Bristol-Myers CEO Giovanni Caforio nets $18.7M in 2017 pay, a 10% raise

As Bristol-Myers Squibb presses ahead in oncology and after a big finish in the fourth quarter, CEO Giovanni Caforio is taking home a 10% pay raise for 2017 to $18.7 million. 

His stepped-up compensation followed a year in which Bristol-Myers exceeded the CEO's overall revenue target—and beat individual sales targets for a list of key drugs. Caforio was measured on revenue stacked up by BMS' immuno-oncology drugs Opdivo and Yervoy, its anticoagulant Eliquis—which has been snagging share in a competitive market—and its chemotherapy Sprycel.

Caforio's goals weren't limited to revenue, though. The company's proxy filing cited 36 pipeline projects that met "transition milestones," which met another internal target. Investigators also stopped two Opdivo studies early on survival benefits, among other pipeline developments.

Also during the year, the company picked up new indications for Opdivo in the U.S. and elsewhere and kicked off 15 registrational studies, according to the filing. BMS' share prices were roughly flat from the beginning to the end of 2017. As Bristol-Myers details in its proxy, about 90% of Caforio's pay is "variable and at risk," with his $1.58 million in salary representing the remaining 10%.

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For the company's performance, he took home $3.9 million in incentive pay. He also collected $12.65 million in stock awards and $550,001 in other compensation. Total, with salary: $18.69 million. In 2016, Caforio's pay package was worth $16.93 million, enough to make FiercePharma's list of top-paid biopharma executives at the No. 14 spot.

That $18.69 million comes in at 169 times the company's median pay, cited as $110,280 in the proxy filing.

Bristol-Myers endured some defeats in 2017, too. In the first half, the drugmaker suffered a lung cancer setback with Opdivo, while archrival Keytruda, the Merck drug, chalked up trial victories. BMS shares slipped in the first half while many other drugmakers posted gains. In the second half, the stock rebounded, however.

RELATED: Bristol-Myers Squibb beats Street revenue, EPS estimates in Q4 as Eliquis surges 

Last month, BMS reported that its sales for 2017 grew 7% to $20.8 billion. Eliquis and Opdivo fueled the growth, with sales for those drugs up 46% and 31%, respectively.  Eliquis is now the top novel oral anticoagulant by prescriptions in the U.S., according to the proxy, surpassing Johnson & Johnson and Bayer's Xarelto.

Bristol-Myers' new chief scientific officer, Thomas Lynch, M.D., took home $8.3 million, including a $1.4 million recruitment bonus and $4.4 million in stock awards. He joined the company in March 2017.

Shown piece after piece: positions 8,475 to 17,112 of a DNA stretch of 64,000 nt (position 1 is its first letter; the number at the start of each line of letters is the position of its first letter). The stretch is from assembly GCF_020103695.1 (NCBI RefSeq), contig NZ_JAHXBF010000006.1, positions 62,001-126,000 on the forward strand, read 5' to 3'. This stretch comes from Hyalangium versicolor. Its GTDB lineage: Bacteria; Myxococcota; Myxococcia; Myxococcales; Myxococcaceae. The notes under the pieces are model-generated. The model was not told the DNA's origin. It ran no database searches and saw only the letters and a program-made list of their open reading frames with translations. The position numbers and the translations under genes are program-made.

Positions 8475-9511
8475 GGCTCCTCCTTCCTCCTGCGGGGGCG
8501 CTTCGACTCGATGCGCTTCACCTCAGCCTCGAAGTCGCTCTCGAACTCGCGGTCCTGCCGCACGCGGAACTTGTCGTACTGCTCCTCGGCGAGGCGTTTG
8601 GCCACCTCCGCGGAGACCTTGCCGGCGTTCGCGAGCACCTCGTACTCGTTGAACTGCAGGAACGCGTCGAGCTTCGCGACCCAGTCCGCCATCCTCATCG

In the "other" pay section, BMS said the amount represents contributions to savings plans. Additionally, the proxy states that "on occasion, a family member accompanied Dr. Caforio when traveling on the company's HeliFlite account on business." The CEO paid taxes on that benefit that the drugmaker didn't reimburse, according to the filing.

RELATED: Big Pharma share prices jumped in the first half, except for BMS 

Aside from the commercial side of the business, the company worked to advance its pipeline in oncology. It reported this week that the combo of Opdivo and Yervoy won an FDA priority review in previously treated patients with microsatellite instability-high or mismatch repair deficient metastatic colorectal cancer. A regulatory decision is expected by July 10.

BMS was among a handful of drugmakers to receive executive pay scrutiny from the Interfaith Center on Corporate Responsibility this year. The faith-based investor group has said pharma's executive pay focuses too much on short-term goals such as earnings and revenue, and not enough on R&D. It's requesting a report from BMS, AbbVie, Amgen, Biogen and Eli Lilly about how drug pricing risks are incorporated into executive pay decisions. 

In its proxy, Bristol-Myers' board recommended that shareholders vote against the proposal. The company said it takes a thoughtful approach to drug pricing and that such a report would be "duplicative and unnecessary." Caforio's pay package includes components for near- and long-term R&D goals, according to the document. In 2017, the company achieved 31 regulatory submissions and approvals, meeting its goal for that metric, while Opdivo won four new indications.